By Katerina Valdivia Bruch for culture360.org
In 1974, in the mid of the squatting movement in former West Berlin’s Kreuzberg district, the Central Deaconess Institute and Hospital Bethanien was scheduled for demolition. In this environment, a group of artists proposed a space for arts and gave the building a new meaning. Several institutions, including the art centre Künstlerhaus Bethanien, were hosted in the former hospital.
In 2010, the building was renamed as Kunstquartier Bethanien, and Künstlerhaus Bethanien moved to a new location in a former light factory, a few blocks from the initial settlement. Until today, Künstlerhaus Bethanien is one of the reference institutions for international artist in residence programmes. Renowned artists such as Singaporean Ming Wong, who did the programme in 2007, have passed through this place gaining international recognition, as it is a reference venue for a number of curators and art practitioners worldwide.
Donna Ong did her college studies in UK. After this, she studied architecture at Bartlett Centre University College and later visual arts at Goldsmiths College. Song-Ming Ang studied English Literature at NUS (National University of Singapore) and further did a MA in Aural & Visual Cultures at Goldsmiths College. Their experiences travelling back and forth from Europe to Asia, and the international artistic career are part of this interview, but also their experience as resident artists at the prestigious art centre Künstlerhaus Bethanien. In this interview, Song-Ming Ang and Donna Ong share their experiences in Germany’s capital city and how they involve their practice within the context they have been living in.
Photo: Donna Ong’s studio at Künstlerhaus Bethanien, courtesy the artist
“Todo lo que empieza como alternativo acaba siendo un Starbucks”
August 11, 2013
Katerina Valdivia Bruch. Peruano-alemana. Curadora de arte. Bailarina y coreógrafa. Estudió filosofía, gestión y políticas culturales, y un máster en teoría crítica y estudios de museos. Vive en Berlín desde el año 2000.
La primera exposición que curó Katerina Valdivia Bruch en Berlín, allá por el 2007, trataba sobre Lima, la ciudad que alguna vez tuvo una bienal de arte y la perdió. La urbe y las culturas híbridas fueron temas alrededor de los cuales un puñado de artistas limeños montaron instalaciones, esculturas, fotografías y piezas de videoarte. Años después, me reencuentro con esta curadora de arte y bailarina peruana que trabaja junto a artistas emergentes de todo el mundo, conectando los mundos de la danza y las artes visuales más activistas y críticas en uno de los focos culturales del planeta, museo vivo y actual epicentro de todo lo que se conoce como alternativo, hasta donde llegó hace ya 13 años. Que Berlín se haya convertido en la ciudad arty de moda es algo que ella prefiere mirar desde una distancia escéptica, aunque no niega que le beneficia: “Sí, algún provecho saco de este boom. Cuando digo que soy una curadora de arte en Berlín se me abren muchas puertas en el extranjero. Es como un sello de calidad”. Nuestra conexión peruano-alemana nos ofrece desde su departamento en Neukölln, barrio progresista al suroeste de la ciudad, una vista privilegiada del fenómeno berlinés.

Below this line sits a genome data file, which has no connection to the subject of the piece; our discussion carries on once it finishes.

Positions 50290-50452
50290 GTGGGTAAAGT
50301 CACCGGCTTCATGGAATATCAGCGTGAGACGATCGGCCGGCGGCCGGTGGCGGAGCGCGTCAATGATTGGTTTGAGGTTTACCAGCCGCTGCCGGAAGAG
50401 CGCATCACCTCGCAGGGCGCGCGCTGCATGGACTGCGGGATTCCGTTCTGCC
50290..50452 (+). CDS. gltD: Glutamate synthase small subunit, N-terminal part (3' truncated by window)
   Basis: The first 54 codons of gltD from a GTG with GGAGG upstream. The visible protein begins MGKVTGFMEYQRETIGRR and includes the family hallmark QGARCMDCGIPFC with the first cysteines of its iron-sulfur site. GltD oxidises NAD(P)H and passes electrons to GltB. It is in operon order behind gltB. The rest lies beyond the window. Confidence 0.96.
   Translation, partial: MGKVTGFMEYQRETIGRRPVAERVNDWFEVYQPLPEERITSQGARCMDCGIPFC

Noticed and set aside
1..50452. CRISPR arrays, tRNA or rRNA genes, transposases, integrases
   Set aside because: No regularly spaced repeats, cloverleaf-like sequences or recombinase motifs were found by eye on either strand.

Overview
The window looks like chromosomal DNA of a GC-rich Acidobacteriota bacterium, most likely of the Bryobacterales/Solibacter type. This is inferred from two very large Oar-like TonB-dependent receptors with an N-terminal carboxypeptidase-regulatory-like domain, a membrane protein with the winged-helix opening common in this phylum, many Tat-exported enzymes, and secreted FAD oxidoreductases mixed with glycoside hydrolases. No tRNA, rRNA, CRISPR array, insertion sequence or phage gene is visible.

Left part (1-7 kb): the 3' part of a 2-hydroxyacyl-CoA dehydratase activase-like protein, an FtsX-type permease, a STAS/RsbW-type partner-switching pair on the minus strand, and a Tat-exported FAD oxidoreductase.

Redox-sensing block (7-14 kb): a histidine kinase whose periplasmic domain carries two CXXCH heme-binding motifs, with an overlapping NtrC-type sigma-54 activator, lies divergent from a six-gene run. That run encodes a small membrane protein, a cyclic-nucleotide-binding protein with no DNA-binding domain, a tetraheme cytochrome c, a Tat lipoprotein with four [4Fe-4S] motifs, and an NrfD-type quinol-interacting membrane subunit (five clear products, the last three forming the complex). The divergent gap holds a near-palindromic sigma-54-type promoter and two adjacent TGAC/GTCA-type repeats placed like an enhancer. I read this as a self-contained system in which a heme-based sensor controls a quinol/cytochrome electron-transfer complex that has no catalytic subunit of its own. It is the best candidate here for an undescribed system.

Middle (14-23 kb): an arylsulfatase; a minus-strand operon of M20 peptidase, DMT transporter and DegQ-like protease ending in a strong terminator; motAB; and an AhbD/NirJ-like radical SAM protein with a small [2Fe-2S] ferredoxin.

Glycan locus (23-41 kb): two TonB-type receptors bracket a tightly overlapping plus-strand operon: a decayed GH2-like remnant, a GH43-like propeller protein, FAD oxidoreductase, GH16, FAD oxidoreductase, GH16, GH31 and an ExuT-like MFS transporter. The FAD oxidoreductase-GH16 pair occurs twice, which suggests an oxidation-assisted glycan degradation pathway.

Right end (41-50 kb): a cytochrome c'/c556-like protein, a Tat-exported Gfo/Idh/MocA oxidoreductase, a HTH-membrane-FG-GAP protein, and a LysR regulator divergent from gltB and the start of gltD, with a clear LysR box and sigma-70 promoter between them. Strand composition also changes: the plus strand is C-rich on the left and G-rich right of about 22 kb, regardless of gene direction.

Photo: Philipp Schläger
A review by Mella Jaarsma and Enin Supriyanto
Introduction and moderation: Katerina Valdivia Bruch
Indonesian contemporary art is in vogue: exhibitions in London, Paris, Rome and now Venice - this year’s Venice Biennale will have its Indonesian Pavillion - confirm the trend of Indonesian contemporary art in the European art circuit. Apart from the international market boom, Indonesia’s arts scene has an interesting development that is noteworthy to talk about.
Following the exhibition on view at the gallery, the talk will give a short review on the status of arts production in Indonesia in the last three decades. At that time, Indonesia was living under a dictatorship that lasted for more than three decades (1967-1998). Under this regime, art was influenced not only by the sociopolitical environment, but also by the entrance of the neoliberal economy opened and promoted by Suharto’s government. In this regard, conceptual artists started to flourish, such as FX Harsono, a member of the GSRB (Gerakan Seni Rupa Baru: New Arts Movement) and one of the pioneers who traced the path for the younger generations. In the 90s, Indonesian contemporary artists gained international attention, mainly in the Southeast Asian region, Japan and Australia, participating for instance in exhibitions at the Fukuoka Asian Art Museum or the Asia Pacific Triennial of Contemporary Art at the Queensland Art Gallery in Brisbane. Back then, artists were strongly committed to the sociopolitical situation of the country.
In this context, Cemeti Art House played a major role in the internationalisation of Indonesian contemporary art. Founded in 1988 by Mella Jaarsma and Nindityo Adipurnomo, it was one of the first artist initiatives dedicated to foster the discourse about art and society, organising art exhibitions and encouraging arts production, but also establishing an international network through their artist in residency programmes. Since its beginning, it has collaborated with a number of institutions generating echoes beyond Indonesia’s boundaries.
This year, Cemeti is celebrating its 25 years of existence, a reason to celebrate and to review about the past and present of contemporary art in Indonesia. During the talk, Mella Jaarsma will speak about Cemeti and its role in shaping Indonesia’s art scene.